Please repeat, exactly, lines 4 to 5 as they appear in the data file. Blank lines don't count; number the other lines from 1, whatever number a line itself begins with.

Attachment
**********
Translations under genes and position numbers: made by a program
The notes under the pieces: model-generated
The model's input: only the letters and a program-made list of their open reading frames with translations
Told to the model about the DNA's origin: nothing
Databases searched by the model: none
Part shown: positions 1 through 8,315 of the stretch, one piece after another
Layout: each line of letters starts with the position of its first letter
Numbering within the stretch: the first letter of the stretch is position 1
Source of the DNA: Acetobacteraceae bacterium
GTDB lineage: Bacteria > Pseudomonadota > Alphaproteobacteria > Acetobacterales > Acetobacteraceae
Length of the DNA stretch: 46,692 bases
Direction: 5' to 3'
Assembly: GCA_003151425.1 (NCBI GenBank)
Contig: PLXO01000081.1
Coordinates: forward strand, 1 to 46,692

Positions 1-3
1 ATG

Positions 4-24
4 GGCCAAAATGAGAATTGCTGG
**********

Told to the model about the DNA's origin: nothing
Databases searched by the model: none